Alan Parker's 1984 film adaptation of William Wharton's first novel is now largely (and undeservedly) neglected – but not by Kevin Knight, who directs this stage version. The rooftop scenes on a high-level gantry may coincidentally resemble the same scenes on film; it may even be mere happenstance that the actor cast as army psychiatrist Dr Weiss (Peter Banks) bears a startling resemblance to his celluloid counterpart, although Banks turns in a more subtly graded performance; but to use a poster/programme image which effectively reproduces that of Parker's work surely goes beyond mere brand-recognition.
Elsewhere, though, the play comes into its own. Where Parker simplified Wharton's novel into a superior, offbeat buddy-movie with incidental commentary upon the horrors of the Vietnam experience, adaptor Naomi Wallace remains faithful to the book's World War Two setting and concentrates on the puzzled homoeroticism of the relationship between the central duo, Al and Birdy. This reaches its peak when the latter – locked in a mental hospital, imagining himself to be a bird – silently demands to be fed avian-style from Al's mouth, leading to the most disturbing male-to-male kiss many of us are ever likely to see on stage.
Knight's stage design is remarkable. A huge, crazily sloping circular grille takes up most of the Lyric studio's playing space; on this upper level young Al and young Birdy (played by separate actors from their older, wounded selves) play out their teenage activities, as we see Birdy's increasing fascination with his feathered friends and his obsession with flying himself. The grille cants up to reveal beneath it, on a revolve, Dr Weiss's surgery and Birdy's cell. Scenes can be played simultaneously above and below; on occasion, young Al even ventures down to stand behind Sergeant Al, acting as his inner voice.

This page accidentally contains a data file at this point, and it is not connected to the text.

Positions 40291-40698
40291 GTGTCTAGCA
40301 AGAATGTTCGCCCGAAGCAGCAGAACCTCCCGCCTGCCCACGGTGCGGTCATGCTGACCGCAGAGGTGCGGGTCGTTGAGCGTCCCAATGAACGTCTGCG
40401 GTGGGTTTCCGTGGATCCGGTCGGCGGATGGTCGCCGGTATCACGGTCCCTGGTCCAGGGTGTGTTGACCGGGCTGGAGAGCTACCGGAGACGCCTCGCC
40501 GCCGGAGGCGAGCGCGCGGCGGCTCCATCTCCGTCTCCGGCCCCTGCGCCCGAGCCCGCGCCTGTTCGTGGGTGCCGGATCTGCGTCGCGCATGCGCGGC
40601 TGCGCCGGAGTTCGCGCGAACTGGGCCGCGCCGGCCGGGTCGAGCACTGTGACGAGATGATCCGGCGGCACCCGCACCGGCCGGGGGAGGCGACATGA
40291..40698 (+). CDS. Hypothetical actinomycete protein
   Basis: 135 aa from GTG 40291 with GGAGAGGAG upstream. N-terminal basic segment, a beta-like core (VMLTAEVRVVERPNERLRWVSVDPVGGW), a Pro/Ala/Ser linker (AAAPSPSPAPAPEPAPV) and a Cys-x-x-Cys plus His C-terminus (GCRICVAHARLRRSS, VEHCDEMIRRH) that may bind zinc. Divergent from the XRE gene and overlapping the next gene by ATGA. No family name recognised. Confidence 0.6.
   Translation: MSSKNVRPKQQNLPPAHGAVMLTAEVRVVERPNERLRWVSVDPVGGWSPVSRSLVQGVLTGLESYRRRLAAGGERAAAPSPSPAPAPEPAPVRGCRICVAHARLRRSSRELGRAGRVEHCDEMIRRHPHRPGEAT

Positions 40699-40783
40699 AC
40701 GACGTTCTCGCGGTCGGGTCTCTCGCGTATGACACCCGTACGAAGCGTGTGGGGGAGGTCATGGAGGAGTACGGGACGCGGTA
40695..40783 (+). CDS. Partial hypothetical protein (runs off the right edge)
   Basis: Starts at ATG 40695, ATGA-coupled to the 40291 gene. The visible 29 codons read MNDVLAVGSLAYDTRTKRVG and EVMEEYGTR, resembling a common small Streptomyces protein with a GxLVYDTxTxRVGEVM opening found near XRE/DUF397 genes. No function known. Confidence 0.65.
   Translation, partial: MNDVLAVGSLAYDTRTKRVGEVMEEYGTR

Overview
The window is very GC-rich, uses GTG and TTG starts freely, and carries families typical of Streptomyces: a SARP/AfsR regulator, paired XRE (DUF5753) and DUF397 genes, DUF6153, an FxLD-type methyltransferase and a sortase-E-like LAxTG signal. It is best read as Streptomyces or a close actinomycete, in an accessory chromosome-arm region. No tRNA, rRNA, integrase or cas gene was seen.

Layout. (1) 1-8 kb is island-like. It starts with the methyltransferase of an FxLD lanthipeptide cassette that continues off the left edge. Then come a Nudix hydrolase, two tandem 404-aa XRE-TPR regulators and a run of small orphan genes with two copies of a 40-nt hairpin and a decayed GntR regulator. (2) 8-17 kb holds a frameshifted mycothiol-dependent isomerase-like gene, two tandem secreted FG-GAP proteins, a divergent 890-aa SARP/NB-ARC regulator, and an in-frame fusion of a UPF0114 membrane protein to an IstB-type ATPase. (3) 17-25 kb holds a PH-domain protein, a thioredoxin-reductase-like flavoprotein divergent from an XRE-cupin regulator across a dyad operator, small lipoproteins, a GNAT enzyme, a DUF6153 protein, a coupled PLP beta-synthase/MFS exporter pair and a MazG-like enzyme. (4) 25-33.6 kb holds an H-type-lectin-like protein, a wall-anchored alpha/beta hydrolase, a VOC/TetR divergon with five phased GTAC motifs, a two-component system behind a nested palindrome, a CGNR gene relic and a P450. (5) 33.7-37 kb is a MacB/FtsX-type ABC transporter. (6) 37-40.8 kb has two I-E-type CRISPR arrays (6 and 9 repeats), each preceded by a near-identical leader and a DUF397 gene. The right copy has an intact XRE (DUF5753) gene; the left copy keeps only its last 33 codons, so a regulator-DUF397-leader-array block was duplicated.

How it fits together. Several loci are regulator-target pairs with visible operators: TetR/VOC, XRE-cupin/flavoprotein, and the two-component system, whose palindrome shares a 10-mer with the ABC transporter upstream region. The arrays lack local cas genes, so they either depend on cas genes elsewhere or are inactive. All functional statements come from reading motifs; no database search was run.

Corey Johnson makes a rather fine Sergeant Al, literally defaced during the war and crippled by his hot temper. Johnson gives Al a Montgomery Clift-like dimension of something always kept just out of plain sight. Matthew Wait as the older Birdy has the crouching and flapping down perfectly, but in his mute responses to Al he retains an element of calculation. It comes as little surprise that, when Birdy returns to "humanity" in the final scene, he can dismiss his delusion as pretence; no matter how the line is meant, Wait's earlier performance gives it a literal truth. The couple's younger counterparts, Adam Garcia and Tam Williams, are competent but unexceptional.
Naomi Wallace may, to an extent, be marking time before her next original play, but Birdy – despite its awkward ending – is nevertheless one of the better studio shows on display this summer.
Written for the Financial Times.
Copyright © Ian Shuttleworth; all rights reserved.
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